These frisky boomers may have had one partner for the last 20, 30 or 40 years. If they were having affairs or divorcing when AIDS became a crisis, they may have flirted with condom use for safe sex. But for most boomer men and women, condoms were only good for one thing: contraception.

A scene in the much loved boomer movie Something’s Gotta Give shows characters played by Jack Nicholson and Diane Keaton having sex with each other for the first time. He pauses during foreplay to inquire, breathlessly, “Condom?”

She replies, “Menopause.”

“Who’s the lucky guy!” he practically purrs. Well, maybe not so lucky.

“Anybody sexually active needs to be aware of the risk of getting an STI,” says Holzapfel. Keaton’s character in the movie would have been wise to have a condom handy despite no longer needing it to prevent pregnancy. But, says Holzapfel, “A lot of older women aren’t comfortable with buying condoms. It was never their job.”

But many are comfortable with pursuing sex, says Greenberg. “For a lot of women who are divorced or separated, there may have been a degree of discord in the marriage predating the break-up. Some of these women haven’t had sex in years. And they miss it and seek it. There are guys I know who are relatively newly single, and it’s almost a turn-off for them how easy it is [to find sexual partners] and how aggressive some women are.”

It’s doubtful that insisting on a condom when there’s no danger of pregnancy is part of an eager woman’s game plan. Nevertheless, emphasizes Holzapfel, “Women need to care for their own sexual health. For younger women in their 20s, it’s cool to have a condom in their purse.” Maybe it’s the message about being ready for sex that’s cool for the young hotties. Because, let’s be honest, condoms may be useful for preventing pregnancy and disease, but enhancing sexual pleasure is not their role in life.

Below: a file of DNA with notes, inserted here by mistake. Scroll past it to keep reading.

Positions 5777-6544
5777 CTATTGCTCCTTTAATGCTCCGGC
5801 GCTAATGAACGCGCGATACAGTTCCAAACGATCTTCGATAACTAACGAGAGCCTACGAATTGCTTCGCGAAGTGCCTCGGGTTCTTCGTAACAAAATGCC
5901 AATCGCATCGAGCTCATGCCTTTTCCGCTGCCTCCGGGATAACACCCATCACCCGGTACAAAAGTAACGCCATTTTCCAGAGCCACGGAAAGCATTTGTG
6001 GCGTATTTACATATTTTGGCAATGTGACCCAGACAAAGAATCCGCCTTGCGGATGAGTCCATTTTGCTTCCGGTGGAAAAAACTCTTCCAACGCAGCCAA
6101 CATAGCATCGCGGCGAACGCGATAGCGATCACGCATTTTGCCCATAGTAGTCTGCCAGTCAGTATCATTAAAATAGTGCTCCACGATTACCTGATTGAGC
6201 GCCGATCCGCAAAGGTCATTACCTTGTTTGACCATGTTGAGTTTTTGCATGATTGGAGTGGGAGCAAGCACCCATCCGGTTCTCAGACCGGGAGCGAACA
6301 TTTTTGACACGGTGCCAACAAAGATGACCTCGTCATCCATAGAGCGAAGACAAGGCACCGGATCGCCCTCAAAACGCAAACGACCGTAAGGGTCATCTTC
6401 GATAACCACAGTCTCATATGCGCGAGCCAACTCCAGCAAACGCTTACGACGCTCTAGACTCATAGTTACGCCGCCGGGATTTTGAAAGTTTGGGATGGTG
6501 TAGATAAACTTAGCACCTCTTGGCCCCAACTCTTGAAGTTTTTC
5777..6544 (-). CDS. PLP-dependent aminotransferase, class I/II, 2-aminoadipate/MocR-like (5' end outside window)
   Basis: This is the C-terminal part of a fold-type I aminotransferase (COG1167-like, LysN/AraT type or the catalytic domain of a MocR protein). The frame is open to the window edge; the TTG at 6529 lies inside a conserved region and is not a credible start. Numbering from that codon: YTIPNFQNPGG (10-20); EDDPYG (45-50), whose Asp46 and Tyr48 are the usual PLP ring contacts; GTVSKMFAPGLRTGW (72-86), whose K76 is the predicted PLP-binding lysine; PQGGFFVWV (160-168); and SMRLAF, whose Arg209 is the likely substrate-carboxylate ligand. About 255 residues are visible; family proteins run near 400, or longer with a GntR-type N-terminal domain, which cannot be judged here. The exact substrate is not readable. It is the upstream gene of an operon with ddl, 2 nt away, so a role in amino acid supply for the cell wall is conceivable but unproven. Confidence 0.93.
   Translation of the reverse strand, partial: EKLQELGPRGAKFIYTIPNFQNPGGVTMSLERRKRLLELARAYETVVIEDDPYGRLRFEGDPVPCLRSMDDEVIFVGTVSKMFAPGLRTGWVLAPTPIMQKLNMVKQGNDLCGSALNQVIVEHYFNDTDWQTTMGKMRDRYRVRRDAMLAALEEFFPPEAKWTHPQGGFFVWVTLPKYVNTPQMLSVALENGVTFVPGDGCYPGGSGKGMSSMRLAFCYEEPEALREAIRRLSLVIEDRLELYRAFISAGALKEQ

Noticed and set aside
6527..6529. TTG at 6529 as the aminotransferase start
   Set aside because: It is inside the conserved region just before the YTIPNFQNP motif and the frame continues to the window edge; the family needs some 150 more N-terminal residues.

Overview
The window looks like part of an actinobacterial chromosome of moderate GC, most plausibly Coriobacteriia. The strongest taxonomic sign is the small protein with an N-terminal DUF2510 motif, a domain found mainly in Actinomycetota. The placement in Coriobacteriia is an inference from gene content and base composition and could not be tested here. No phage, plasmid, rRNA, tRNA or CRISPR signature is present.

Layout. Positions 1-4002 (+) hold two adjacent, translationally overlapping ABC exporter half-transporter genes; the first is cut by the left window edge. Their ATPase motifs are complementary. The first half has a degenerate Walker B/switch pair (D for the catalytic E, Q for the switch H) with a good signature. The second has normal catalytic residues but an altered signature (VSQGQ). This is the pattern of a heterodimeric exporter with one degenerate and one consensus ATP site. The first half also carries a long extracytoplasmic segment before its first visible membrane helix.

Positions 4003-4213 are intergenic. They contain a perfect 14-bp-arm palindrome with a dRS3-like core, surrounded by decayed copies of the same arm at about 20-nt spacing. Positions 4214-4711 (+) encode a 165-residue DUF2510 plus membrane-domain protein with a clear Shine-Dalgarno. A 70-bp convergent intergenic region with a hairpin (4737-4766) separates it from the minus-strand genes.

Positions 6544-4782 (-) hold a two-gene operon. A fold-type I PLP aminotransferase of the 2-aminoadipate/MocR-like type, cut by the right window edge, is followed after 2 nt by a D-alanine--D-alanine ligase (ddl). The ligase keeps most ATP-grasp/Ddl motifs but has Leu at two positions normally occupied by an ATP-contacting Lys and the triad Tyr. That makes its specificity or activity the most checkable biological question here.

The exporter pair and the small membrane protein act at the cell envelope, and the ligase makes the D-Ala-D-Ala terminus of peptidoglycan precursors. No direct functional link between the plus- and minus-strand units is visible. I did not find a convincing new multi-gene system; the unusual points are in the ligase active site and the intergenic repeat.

“Condoms can decrease sensation, which can interfere with getting and maintaining an erection,” says Holzapfel. Many older men already have problems with erectile dysfunction; Holzapfel says seven out of 50 men age 60 and over are using ED drugs. The figure is much higher in nursing homes where, Greenberg says he’s been told by his geriatrician colleagues, “the amount of sex is shocking.” ED drugs are coveted, condoms not so much.

Sexuality expert Milhausen, speaking on behalf of Trojan condoms, acknowledges the lack of love for the organ armour. But she notes that new styles are looser through the sheath, allowing for movement and reduced friction within the condom. “It’s totally different than it was 50 or 60 years ago,” she says. “There are so many ways to enhance sensation.”

And no condom should ever have to go it alone, without its partner, a lubricant, she emphasizes. Lubricants should go inside and outside the condom, and water-based is best for condom use. She insists, “No sexual encounter should happen without lubricants. Everything sexual is better when it’s slippery. ”

It’s important, she says – and maybe even fun – for sexually active boomers to explore different types of condoms and different types of lubricants.

“They vary in terms of texture. Some people prefer a thinner lubricant. Start with one without extra scent or features. You don’t need tingling to begin with, or something scented or perfume-y.”

As with all things sexual, at any age, she advises, “Start simple and expand from there.”